US House passes stem cell bill, Bush may veto
WASHINGTON - Despite a veto threat from President Bush, the U.S. House of Representatives on Tuesday easily approved bipartisan legislation that would permit more federal funding of stem cell research on human embryos that would otherwise be discarded.
The embryonic stem cell bill, sponsored by Delaware Republican Rep. Michael Castle (news, bio, voting record) and Colorado Democrat Rep. Diana DeGette (news, bio, voting record), would allow federal funding of stem cell research involving excess embryos from in vitro fertilization that would otherwise be discarded. It would not allow cloning a human baby.
The bill passed with a comfortable 238-194 margin, but was well short of the two-thirds threshold needed to override Bush's threatened veto.
Opponents of embryonic stem cell research believe it destroys human life and object to using taxpayer dollars to finance it. They also charge that the promise of the research has been hyped.
"The deliberate destruction of unique living self-integrated human persons is not some incidental tangent of embryonic stem cell research. It is the essence of the experiment -- kill some in the hopes of saving others," said House Majority Leader Tom DeLay, a Texas Republican.
But several conservative Republicans, who usually oppose abortion rights legislation, broke with their party leaders and the anti-abortion movement to support research, saying it held out hope for treating devastating diseases, like Parkinson's or diabetes.
Rep. Joe Barton (news, bio, voting record), a Texas Republican who chairs the House Energy and Commerce Committee, said in 21 years in Congress, he had voted only once against the anti-abortion movement. Announcing his support for the Castle-DeGette bill, Barton said his record would now be "100 percent minus two."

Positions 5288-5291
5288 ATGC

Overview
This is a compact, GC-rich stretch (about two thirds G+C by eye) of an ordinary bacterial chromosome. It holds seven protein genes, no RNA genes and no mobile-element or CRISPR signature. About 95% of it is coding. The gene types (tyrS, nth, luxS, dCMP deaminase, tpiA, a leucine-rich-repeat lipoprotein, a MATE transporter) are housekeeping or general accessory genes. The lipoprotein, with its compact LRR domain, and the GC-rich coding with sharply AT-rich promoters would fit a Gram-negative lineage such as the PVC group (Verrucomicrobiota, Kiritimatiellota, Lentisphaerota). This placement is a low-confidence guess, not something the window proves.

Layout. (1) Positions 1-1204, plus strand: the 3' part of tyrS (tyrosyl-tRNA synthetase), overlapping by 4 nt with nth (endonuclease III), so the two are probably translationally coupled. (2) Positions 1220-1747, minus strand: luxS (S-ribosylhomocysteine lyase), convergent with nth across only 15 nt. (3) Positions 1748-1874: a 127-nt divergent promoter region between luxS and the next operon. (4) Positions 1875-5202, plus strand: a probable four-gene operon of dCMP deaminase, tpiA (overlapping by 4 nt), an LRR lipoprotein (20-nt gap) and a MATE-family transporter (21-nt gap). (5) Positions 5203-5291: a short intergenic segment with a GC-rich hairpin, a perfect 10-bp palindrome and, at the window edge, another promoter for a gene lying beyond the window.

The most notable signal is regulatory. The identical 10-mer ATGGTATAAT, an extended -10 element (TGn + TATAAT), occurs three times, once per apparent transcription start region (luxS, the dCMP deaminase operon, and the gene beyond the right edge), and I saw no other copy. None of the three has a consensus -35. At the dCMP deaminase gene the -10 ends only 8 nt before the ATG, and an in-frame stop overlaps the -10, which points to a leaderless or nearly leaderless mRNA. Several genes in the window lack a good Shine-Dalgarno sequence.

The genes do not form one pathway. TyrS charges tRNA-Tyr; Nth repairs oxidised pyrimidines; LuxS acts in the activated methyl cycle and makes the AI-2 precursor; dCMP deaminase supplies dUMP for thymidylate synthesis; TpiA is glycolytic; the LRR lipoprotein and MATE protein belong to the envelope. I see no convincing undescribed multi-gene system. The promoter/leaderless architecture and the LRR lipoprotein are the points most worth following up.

Missouri Republican Rep. Jo Ann Emerson (news, bio, voting record) described a similar struggle to reconcile her religious faith and the promise of technology. "I'm following my heart on this," said Emerson, who voiced regret for her past opposition to stem cell research.
Stem cells have the ability to transform themselves into many other types of cells, offering the potential for regenerating damaged organs or tissue. A stem cell line is a reservoir of cells derived from a single human embryo.
After the House vote three Democratic and three Republican senators wrote to Senate Majority Leader Bill Frist asking for swift Senate action on the legislation. "The American people want this," said Iowa Democrat Sen. Tom Harkin (news, bio, voting record).
Bush, who has never vetoed a bill as president, said the legislation would violate his 2001 policy in which he allowed federal funding for stem cell research but limited it to 78 stem cell lines that existed as of Aug. 9, 2001.
Only about 20 of those lines proved suitable for basic research, but they cannot be used in people because they were contaminated with mouse feeder cells.
Bush issued the veto threat last week and expanded on his opposition in a speech in the White House East Room. "This bill would take us across a critical ethical line, by creating new incentives for the ongoing destruction of emerging human life. Crossing this line would be a great mistake," he said.
A White House statement said the legislation "relies on unsupported scientific assertions to promote morally troubling and socially controversial research."
DeLay and other critics of embryonic research backed the alternative offered by New Jersey Republican Rep. Chris Smith and Alabama Democratic Rep. Artur Davis (news, bio, voting record) that would boost research using adult stem cells, bone marrow, and cells from umbilical cord blood.
Castle, DeGette and their supporters supported the cord blood bill as well, but said it represented only one segment of the research potential.
Supporters of embryonic stem cell research say more than 100 new cell lines have been created worldwide since Bush's decision and they should be studied with federal funds, which could lead to cures for serious diseases. Researchers can use private money as they wish.